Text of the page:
PRFCT Tips

Tagged with "Wildlife"

2018 08 24

The Ten Step Program

August 24, 2018

Your Plants Are Food For Wildlife

If you see leaf damage, chances are it's the work of a beneficial insect. Bugs gotta eat too.  At the sign of a hole in your plant leaf DON'T SPRAY — just take 10 steps back.  Amazing... you won’t even notice it anymore.

Trees and shrubs are natural food for the caterpillars that songbirds need to feed their young. Plants are extremely resilient, being eaten is part of their job; a large percentage of leaf surface can be lost before it hurts the host plant.  

So step back, hold off on the spray... and don't worry about the bugs. When caterpillars hatch, songbirds won't be far behind!

Ticks Pixabay

Tick hysteria has begun and we hear you loud and clear, but there are some things to consider before spraying your lawn and landscape.

Ticks are HARD to kill. It's far more likely that your spraying will decimate populations of beneficial insects while the ticks continue to thrive.

Synthetic tick sprays are toxic and create a false sense of security. They kill pollinators (butterflies!), they do not kill all the ticks, and new ticks wander right back in soon after the spray is applied.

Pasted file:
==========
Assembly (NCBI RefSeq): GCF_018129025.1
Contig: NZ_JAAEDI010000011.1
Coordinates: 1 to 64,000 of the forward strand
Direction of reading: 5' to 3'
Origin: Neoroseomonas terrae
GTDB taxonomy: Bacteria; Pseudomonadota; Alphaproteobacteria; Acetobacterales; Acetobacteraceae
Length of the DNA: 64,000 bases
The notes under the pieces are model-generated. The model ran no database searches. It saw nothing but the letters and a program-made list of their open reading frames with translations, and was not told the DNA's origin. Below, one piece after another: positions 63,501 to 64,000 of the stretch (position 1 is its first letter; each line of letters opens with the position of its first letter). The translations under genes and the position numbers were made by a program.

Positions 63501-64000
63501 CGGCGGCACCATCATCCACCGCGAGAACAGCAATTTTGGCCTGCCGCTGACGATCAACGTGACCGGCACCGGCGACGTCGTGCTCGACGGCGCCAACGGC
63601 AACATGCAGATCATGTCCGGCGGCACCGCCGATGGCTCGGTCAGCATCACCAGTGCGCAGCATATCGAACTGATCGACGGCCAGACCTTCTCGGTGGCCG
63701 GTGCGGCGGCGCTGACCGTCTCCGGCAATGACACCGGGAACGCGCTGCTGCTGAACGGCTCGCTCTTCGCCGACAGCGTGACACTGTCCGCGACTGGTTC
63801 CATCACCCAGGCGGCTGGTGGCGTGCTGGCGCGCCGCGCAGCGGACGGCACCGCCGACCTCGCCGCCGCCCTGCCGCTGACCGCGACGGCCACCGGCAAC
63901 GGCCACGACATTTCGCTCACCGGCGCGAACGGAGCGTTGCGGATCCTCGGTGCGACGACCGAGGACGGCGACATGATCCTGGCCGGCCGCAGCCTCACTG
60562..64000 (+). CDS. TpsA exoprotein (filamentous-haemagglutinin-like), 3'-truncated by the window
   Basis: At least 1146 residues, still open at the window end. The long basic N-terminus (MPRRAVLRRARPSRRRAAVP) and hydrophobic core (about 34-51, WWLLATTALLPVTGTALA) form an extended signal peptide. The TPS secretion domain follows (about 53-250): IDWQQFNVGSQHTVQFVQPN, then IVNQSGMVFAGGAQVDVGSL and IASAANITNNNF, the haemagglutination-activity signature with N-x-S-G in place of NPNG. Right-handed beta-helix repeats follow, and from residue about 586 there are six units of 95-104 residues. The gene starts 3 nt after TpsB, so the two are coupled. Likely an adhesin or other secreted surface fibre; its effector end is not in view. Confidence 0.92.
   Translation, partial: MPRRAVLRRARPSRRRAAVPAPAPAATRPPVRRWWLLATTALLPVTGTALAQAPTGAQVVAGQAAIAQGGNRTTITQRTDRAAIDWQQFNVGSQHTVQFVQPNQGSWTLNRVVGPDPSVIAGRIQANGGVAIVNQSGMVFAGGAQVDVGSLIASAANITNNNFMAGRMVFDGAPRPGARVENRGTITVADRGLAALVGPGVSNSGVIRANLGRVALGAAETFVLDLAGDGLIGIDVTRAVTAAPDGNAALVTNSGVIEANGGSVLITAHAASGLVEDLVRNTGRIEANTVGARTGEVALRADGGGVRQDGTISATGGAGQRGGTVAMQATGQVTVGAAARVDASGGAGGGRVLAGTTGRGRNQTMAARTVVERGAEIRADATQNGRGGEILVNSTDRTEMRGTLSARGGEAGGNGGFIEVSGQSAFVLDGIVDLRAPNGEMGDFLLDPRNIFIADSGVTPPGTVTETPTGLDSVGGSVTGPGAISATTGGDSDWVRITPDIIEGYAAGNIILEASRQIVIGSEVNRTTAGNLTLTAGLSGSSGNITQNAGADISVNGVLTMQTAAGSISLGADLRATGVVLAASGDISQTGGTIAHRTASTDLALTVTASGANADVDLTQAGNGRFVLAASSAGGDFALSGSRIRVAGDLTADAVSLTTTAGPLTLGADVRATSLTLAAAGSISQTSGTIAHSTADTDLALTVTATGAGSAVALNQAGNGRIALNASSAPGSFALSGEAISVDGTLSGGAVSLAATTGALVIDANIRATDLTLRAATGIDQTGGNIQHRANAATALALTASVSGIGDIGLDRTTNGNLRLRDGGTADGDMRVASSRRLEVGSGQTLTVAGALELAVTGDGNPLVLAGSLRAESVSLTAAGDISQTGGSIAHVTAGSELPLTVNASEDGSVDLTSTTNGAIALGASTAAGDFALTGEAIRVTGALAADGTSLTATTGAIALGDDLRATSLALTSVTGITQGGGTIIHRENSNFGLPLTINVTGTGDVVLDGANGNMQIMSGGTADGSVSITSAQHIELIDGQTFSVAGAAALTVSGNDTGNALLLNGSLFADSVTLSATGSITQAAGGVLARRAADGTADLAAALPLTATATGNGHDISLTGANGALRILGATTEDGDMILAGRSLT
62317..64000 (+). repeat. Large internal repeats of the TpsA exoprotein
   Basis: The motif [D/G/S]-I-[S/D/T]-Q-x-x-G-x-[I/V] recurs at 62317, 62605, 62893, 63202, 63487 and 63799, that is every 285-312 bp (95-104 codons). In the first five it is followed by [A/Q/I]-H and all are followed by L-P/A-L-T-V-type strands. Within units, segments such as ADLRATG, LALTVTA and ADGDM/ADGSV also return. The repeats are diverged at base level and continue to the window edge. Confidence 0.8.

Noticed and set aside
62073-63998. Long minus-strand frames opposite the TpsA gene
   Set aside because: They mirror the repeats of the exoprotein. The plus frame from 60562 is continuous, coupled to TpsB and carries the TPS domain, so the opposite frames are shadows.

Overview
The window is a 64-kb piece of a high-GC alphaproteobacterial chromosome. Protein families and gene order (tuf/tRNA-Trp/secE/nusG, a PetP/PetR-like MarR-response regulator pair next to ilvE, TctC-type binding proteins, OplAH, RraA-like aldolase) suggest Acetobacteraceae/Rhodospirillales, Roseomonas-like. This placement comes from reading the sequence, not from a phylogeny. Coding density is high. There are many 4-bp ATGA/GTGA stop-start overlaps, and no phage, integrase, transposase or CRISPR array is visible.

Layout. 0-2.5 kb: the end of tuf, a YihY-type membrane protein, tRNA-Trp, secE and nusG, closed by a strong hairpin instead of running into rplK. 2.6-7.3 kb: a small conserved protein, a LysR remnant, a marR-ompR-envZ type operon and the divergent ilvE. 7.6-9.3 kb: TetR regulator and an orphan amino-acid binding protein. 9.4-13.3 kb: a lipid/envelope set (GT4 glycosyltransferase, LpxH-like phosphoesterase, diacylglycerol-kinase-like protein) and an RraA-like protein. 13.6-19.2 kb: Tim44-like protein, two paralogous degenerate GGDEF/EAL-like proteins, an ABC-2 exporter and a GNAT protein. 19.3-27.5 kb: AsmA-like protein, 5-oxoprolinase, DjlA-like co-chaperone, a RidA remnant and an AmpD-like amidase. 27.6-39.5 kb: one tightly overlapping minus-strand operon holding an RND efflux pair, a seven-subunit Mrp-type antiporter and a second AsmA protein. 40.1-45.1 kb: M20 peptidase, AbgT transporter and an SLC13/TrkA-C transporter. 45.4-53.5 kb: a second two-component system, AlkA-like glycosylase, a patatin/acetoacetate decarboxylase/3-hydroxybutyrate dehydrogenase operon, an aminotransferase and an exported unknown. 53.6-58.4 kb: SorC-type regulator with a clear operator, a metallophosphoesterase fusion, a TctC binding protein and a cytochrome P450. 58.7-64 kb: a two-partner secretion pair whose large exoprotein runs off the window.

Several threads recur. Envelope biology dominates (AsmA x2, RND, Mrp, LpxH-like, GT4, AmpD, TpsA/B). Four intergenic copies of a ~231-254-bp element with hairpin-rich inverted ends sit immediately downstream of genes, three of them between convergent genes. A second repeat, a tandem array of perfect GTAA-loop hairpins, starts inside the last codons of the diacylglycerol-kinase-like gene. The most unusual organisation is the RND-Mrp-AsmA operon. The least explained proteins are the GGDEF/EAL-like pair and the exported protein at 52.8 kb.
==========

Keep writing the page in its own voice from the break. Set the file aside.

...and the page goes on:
Spraying your property will also give you a false sense of security and could lead to less diligence when it comes to the things that really do prevent tick-borne disease: applying repellent, checking yourself, removing clothing promptly and showering shortly after spending time outdoors. 

The best way to protect from ticks is to spray yourself. Ticks hate cedar, so try to find a product that uses cedar oil.

Ticks also like moisture so if you wait to irrigate and water seldom, the better off you will be. Established shrubs and trees (places ticks love to hang out) do not need watering, and your lawn really only needs one good long drink per week in the event of no rainfall. 

Photo by Jared Belson

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